My passport is navy blue, but instead of a bald eagle, it is marked with the Japanese imperial symbol, a chrysanthemum. It's not only a legal document—it's a memento of my own journey of cultural relearning.
After spending 10 years in New Jersey, 10 years of reciting the Pledge of Allegiance, I returned to Japan when I was 11. Although Tokyo is my birthplace, I did not feel like I “returned”—instead, I “went” somewhere unfamiliar. I had no clue what “their” national anthem was, and correcting my chopstick skills was still on my mother's agenda. In Tokyo, I felt like I was superior because I could speak English. I thought I wore cooler clothes and listened to “better” Western music that was more musically sophisticated. I made my best effort to speak zero Japanese (besides communicating with my parents) and tried to avoid large crowds because I couldn't stand them and wasn't able to relate with anyone around me. Slowly, I was distancing myself from everything that looked like me and my cultural inheritance.
I hated the fact that because I looked Japanese, I was obligated to act “Japanese.” Looking back, I was probably frustrated with my lack of knowledge of how to be a part of this Japanese culture. My mother, who was painfully watching her daughter turn into an ungrateful teen, finally dragged me out of my shell.
“Sugawara-sensei's Japanese tea ceremony class is very time-consuming.” That was my 13-year-old brain's first thought. My mother enrolled me in Japanese tea-ceremony classes because the tea ceremony is a celebration of the Japanese spirit: It tests your patience and your ability to maintain composure while making a single cup of tea. It wasn't an easy transition. As I sit on the tatami mat impatiently in a Derek Jeter T-shirt and my comfortable sweats, I get awkward stares from the other students, all of whom are wearing the most elegant kimonos. Perfect. I already feel defeated, and I just want to go home. But I can't—I'm called up to perform a ceremony and make green tea. Piece of cake. I do what I'm told, but Sugawara-sensei just shakes her head. It was only when I was 18 that I finally became one of them with my kimono tied and fastened perfectly.
The journey of cultural learning is different for everyone. Some people are innately curious. My journey immersed me in an environment where my attention was consumed by the roots of my culture. With time, this environment attracted my curiosity, and I learned about and eventually claimed back my heritage. It took me years to finally be able to call Japanese culture my own.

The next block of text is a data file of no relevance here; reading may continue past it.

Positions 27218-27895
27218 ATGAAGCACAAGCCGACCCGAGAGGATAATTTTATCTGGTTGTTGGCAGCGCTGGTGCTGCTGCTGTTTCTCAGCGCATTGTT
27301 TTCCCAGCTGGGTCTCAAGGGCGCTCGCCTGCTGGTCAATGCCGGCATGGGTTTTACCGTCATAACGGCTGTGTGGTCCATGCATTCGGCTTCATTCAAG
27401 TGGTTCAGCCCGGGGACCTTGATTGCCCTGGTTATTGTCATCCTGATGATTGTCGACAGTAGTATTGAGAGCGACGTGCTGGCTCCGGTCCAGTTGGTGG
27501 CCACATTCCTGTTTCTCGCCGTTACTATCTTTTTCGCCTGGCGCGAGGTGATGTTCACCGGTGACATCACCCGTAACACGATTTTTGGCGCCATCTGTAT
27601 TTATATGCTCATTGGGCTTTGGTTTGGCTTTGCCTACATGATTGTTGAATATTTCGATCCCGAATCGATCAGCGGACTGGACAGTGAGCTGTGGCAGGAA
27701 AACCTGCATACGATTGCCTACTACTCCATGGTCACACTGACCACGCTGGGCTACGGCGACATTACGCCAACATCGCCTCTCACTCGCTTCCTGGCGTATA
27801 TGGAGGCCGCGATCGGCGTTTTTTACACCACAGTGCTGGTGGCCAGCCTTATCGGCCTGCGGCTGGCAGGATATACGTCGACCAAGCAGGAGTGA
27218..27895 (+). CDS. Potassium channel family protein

It was disappointing to see my culture generalized and trivialized to a few stereotypical items like chopsticks and a schoolgirl uniform at Theta's Olympics-themed party. In all likelihood, it did not take much time for Kappa Alpha Theta to decide to use these objects—certainly not five years.
We see stereotypes used all of the time, but I never thought it would come to affect my community so immediately. However, as the president of an organization whose purpose is to spread awareness of Japanese culture at Columbia, part of me feels responsible for the incident that happened. At Columbia Japan Society, we try to organize events that can be approachable and accessible for everyone. This usually comes in the form of food, trying on kimonos, or exposing the Columbia community to the dramatic sounds of the taiko drum. Perhaps we use iconic Japanese stereotypes to achieve accessibility—sushi for sushi night, ramen for ramen night.
However, we spend a great deal of time considering how to introduce Japanese culture. Our board members work hard every week to introduce something respectful and approachable. There are passionate discussions and debates around the table at our board meetings every week regarding how to pitch the presentation to the community. We want to share the beautiful and intricate details that our culture has to offer. We spend hours out of our personal time planning and discussing ways to bridge the gap between Western and Japanese cultures and make our point to our audience.
Additionally, CJS prides itself on a diverse board. We have been very lucky to have had students from Russia, Switzerland, Sweden, China, and more, who have offered their views on how to present Japanese culture in a way through which Columbia students can form a new appreciation, respect, and admiration for it.
Although we can't erase the actions that have already occurred, we can use this opportunity to re-evaluate how we interact with icons of Japanese culture. In this way, I hope we can approach cultures with a positive attitude instead of degrading them by appropriating them.
The author is a Barnard College junior majoring in psychology. She is the president of Columbia Japan Society.
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